- Poster presentation
- Open Access
Prevalence and burden of rhinitis and rhinoconjunctivitis in 9- to 11-year-old children
Clinical and Translational Allergy volume 3, Article number: P6 (2013)
The aims of this study were: 1) to estimate current rhinitis (CR) and current rhinoconjunctivitis (CRC) prevalence in school aged children using the ISAAC definitions; 2) to characterize children with CR; and 3) to compare children with CR alone with those with CRC symptoms.
This was a cross sectional study including a sample of children with 9 to 11 years of age, recruited from 40 randomly selected schools in Lisbon. The ISAAC phase II questionnaire, completed by caregivers, was used to collect data. It included questions on symptoms (wheezing, rhinitis and eczema), use of treatments and health services. Rhinitis ever was defined as the presence, ever, of at least one nasal symptom (sneezing, runny or blocked nose), in the absence of respiratory infection; CR was defined by the presence of rhinitis ever and at least one nasal symptom in the previous 12 months; if CR was accompanied by itchy-watery eyes it was considered that the child had CRC.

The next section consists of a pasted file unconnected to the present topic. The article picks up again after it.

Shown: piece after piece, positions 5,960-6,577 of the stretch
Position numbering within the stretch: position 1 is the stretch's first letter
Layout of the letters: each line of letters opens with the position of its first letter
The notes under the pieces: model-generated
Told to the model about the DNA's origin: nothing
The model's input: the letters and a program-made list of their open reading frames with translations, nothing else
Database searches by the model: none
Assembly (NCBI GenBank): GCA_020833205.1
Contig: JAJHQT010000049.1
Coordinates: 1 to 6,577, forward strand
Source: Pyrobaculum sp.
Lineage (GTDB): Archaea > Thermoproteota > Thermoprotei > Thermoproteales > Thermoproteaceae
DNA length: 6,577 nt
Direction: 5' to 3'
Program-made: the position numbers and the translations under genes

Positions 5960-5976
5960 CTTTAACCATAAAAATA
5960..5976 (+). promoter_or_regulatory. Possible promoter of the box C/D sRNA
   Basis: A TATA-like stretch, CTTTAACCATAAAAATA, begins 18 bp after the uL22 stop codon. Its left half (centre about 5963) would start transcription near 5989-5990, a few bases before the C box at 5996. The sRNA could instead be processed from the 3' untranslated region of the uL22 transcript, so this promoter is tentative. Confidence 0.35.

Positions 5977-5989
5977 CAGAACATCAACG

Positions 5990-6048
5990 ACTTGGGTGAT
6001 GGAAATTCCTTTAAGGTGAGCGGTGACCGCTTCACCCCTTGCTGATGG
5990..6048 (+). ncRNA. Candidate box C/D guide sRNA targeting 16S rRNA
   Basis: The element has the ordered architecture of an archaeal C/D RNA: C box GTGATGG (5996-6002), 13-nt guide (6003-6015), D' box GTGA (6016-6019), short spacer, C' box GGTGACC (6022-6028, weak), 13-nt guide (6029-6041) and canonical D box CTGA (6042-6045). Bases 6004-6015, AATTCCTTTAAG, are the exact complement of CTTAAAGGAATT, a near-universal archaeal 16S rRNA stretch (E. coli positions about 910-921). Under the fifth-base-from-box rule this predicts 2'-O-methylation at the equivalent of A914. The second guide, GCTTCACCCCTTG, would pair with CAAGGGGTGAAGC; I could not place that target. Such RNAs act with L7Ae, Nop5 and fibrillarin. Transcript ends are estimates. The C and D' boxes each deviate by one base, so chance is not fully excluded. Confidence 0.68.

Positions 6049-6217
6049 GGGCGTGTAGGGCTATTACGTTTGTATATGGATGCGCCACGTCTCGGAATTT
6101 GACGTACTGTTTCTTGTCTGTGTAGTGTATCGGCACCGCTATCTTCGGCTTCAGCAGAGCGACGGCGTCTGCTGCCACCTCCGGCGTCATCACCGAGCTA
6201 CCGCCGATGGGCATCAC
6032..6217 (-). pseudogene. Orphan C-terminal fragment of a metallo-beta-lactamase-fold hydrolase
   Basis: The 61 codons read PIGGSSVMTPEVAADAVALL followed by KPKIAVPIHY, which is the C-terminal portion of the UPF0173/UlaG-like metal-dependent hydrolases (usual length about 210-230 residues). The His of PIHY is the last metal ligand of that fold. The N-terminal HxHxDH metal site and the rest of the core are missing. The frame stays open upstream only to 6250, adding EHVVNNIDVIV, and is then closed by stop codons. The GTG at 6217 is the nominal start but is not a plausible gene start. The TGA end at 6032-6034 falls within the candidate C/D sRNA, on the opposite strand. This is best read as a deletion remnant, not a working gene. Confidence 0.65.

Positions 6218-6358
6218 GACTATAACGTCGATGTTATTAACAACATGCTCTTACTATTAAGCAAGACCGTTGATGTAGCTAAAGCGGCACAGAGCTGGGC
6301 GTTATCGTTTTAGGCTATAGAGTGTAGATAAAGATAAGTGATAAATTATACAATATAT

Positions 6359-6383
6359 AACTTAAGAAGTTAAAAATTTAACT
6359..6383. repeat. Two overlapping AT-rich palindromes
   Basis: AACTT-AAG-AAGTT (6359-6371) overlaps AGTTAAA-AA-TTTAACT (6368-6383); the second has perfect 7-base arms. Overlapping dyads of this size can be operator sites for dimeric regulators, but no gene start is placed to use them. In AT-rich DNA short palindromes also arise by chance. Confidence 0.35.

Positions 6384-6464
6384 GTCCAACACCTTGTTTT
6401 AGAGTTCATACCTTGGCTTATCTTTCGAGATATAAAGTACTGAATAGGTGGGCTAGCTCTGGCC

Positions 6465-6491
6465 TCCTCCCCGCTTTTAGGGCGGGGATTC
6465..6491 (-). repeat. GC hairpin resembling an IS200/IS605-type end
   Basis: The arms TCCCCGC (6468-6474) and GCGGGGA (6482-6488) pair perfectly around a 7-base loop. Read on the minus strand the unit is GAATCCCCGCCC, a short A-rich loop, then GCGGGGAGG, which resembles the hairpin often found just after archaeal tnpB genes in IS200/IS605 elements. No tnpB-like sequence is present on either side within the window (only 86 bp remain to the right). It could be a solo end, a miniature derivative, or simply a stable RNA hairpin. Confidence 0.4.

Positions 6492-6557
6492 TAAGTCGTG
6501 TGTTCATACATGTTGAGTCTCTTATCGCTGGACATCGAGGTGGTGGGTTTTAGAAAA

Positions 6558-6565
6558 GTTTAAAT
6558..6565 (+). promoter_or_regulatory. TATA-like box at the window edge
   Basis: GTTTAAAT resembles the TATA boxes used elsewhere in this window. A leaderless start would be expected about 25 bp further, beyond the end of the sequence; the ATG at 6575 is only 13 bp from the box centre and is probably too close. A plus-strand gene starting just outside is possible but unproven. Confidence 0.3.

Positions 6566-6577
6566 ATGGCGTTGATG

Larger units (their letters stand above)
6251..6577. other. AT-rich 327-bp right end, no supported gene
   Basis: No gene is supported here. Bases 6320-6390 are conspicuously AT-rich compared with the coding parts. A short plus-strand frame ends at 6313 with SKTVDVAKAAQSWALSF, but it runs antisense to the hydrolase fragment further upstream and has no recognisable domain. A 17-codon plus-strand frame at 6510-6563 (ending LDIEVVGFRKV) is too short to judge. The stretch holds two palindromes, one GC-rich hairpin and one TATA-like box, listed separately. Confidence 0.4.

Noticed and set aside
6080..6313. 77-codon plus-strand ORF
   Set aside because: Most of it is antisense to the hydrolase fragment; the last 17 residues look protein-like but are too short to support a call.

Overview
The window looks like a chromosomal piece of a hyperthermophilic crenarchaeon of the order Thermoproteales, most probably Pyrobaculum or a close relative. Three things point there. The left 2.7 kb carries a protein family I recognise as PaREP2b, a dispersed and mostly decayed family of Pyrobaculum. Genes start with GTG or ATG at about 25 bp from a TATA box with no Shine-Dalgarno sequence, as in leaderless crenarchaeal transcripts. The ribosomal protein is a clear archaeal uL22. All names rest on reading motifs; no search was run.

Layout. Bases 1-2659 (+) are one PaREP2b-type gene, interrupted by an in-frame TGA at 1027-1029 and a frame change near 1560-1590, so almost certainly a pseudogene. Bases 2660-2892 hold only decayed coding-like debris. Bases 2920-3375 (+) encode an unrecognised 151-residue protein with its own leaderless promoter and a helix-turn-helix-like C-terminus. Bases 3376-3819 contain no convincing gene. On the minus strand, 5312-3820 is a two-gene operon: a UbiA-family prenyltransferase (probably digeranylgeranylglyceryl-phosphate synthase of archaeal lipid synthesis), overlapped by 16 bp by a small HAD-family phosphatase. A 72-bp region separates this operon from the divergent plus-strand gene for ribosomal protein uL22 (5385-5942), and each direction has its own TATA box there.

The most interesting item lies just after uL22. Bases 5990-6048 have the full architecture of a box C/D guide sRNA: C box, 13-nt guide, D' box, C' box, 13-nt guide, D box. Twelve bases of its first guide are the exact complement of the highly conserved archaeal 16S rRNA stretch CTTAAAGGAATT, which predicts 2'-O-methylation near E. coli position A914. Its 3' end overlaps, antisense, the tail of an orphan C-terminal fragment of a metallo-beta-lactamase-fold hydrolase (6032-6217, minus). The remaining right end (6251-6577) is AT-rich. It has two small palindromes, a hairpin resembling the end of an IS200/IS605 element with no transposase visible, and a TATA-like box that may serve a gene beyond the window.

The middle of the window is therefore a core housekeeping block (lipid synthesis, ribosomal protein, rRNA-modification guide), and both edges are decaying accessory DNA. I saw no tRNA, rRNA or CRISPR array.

Overall, 1045 children were included; 50% were male, with a mean (SD) age of 9.8 (0.7) years old. The prevalence of rhinitis ever was 36% (n=373) and that of CR was 29% (n=307); 13% (n=135) reported CRC. Children with CR had, on average, 2.7(2.6) months with nose symptoms in the previous year; more than 30% had symptoms in Spring (March (37%), April (33%)) and less than 10% were symptomatic in Summer (July (6%), August (6%)). In the previous 12 month, 57% of the children with CR used medication to treat rhinitis and 9% had at least one visit to a health professional because of nasal symptoms. In children with CR, the previous year's prevalence of eczema was 29% and that of wheezing was 36%. Children with CRC, when compared with those with CR alone, had more rhinitis treatment in the previous year (66% in CRC vs. 51% in CR, p=0.007), had, on average, more months with nasal symptoms (3.4 vs. 2.1 months respectively, p<0.001) and a higher reported impact of nasal disease in daily activities (36% vs. 19%, respectively, reported moderate/severe impact, p<0.001); they also had a significantly higher prevalence of eczema and wheezing (eczema: 41% vs. 21%, respectively, p<0.001; wheezing: 45% vs. 31%, respectively, p=0.009).
Current rhinitis and rhinoconjunctivitis were highly prevalent in school aged children. The presence of eye symptoms was associated with a greater persistence and impact of nasal disease in daily activities and with a higher prevalence of wheezing and eczema.